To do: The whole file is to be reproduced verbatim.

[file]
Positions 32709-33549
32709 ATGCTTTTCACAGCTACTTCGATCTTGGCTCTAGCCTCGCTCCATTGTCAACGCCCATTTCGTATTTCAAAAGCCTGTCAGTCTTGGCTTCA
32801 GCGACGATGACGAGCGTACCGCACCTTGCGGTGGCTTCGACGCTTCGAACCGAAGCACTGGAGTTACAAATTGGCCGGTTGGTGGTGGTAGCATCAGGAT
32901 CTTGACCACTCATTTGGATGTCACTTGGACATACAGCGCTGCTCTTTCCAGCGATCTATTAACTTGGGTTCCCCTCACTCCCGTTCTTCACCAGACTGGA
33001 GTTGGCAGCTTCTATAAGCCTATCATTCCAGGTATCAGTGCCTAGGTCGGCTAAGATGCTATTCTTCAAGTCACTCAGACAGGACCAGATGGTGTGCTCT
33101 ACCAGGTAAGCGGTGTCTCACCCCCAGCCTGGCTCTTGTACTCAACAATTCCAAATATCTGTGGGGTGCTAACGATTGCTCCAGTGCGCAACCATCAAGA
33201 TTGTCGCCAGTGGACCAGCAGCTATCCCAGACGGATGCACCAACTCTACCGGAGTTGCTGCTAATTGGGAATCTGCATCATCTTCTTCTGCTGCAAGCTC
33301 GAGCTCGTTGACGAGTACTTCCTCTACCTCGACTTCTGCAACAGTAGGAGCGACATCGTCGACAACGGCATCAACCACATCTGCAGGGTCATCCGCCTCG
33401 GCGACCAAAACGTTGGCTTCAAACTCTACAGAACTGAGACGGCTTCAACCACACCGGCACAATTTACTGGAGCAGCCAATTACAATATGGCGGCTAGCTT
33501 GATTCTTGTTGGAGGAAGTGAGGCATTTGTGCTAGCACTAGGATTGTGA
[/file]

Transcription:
Positions 32709-33549
32709 ATGCTTTTCACAGCTACTTCGATCTTGGCTCTAGCCTCGCTCCATTGTCAACGCCCATTTCGTATTTCAAAAGCCTGTCAGTCTTGGCTTCA
32801 GCGACGATGACGAGCGTACCGCACCTTGCGGTGGCTTCGACGCTTCGAACCGAAGCACTGGAGTTACAAATTGGCCGGTTGGTGGTGGTAGCATCAGGAT
32901 CTTGACCACTCATTTGGATGTCACTTGGACATACAGCGCTGCTCTTTCCAGCGATCTATTAACTTGGGTTCCCCTCACTCCCGTTCTTCACCAGACTGGA
33001 GTTGGCAGCTTCTATAAGCCTATCATTCCAGGTATCAGTGCCTAGGTCGGCTAAGATGCTATTCTTCAAGTCACTCAGACAGGACCAGATGGTGTGCTCT
33101 ACCAGGTAAGCGGTGTCTCACCCCCAGCCTGGCTCTTGTACTCAACAATTCCAAATATCTGTGGGGTGCTAACGATTGCTCCAGTGCGCAACCATCAAGA
33201 TTGTCGCCAGTGGACCAGCAGCTATCCCAGACGGATGCACCAACTCTACCGGAGTTGCTGCTAATTGGGAATCTGCATCATCTTCTTCTGCTGCAAGCTC
33301 GAGCTCGTTGACGAGTACTTCCTCTACCTCGACTTCTGCAACAGTAGGAGCGACATCGTCGACAACGGCATCAACCACATCTGCAGGGTCATCCGCCTCG
33401 GCGACCAAAACGTTGGCTTCAAACTCTACAGAACTGAGACGGCTTCAACCACACCGGCACAATTTACTGGAGCAGCCAATTACAATATGGCGGCTAGCTT
33501 GATTCTTGTTGGAGGAAGTGAGGCATTTGTGCTAGCACTAGGATTGTGA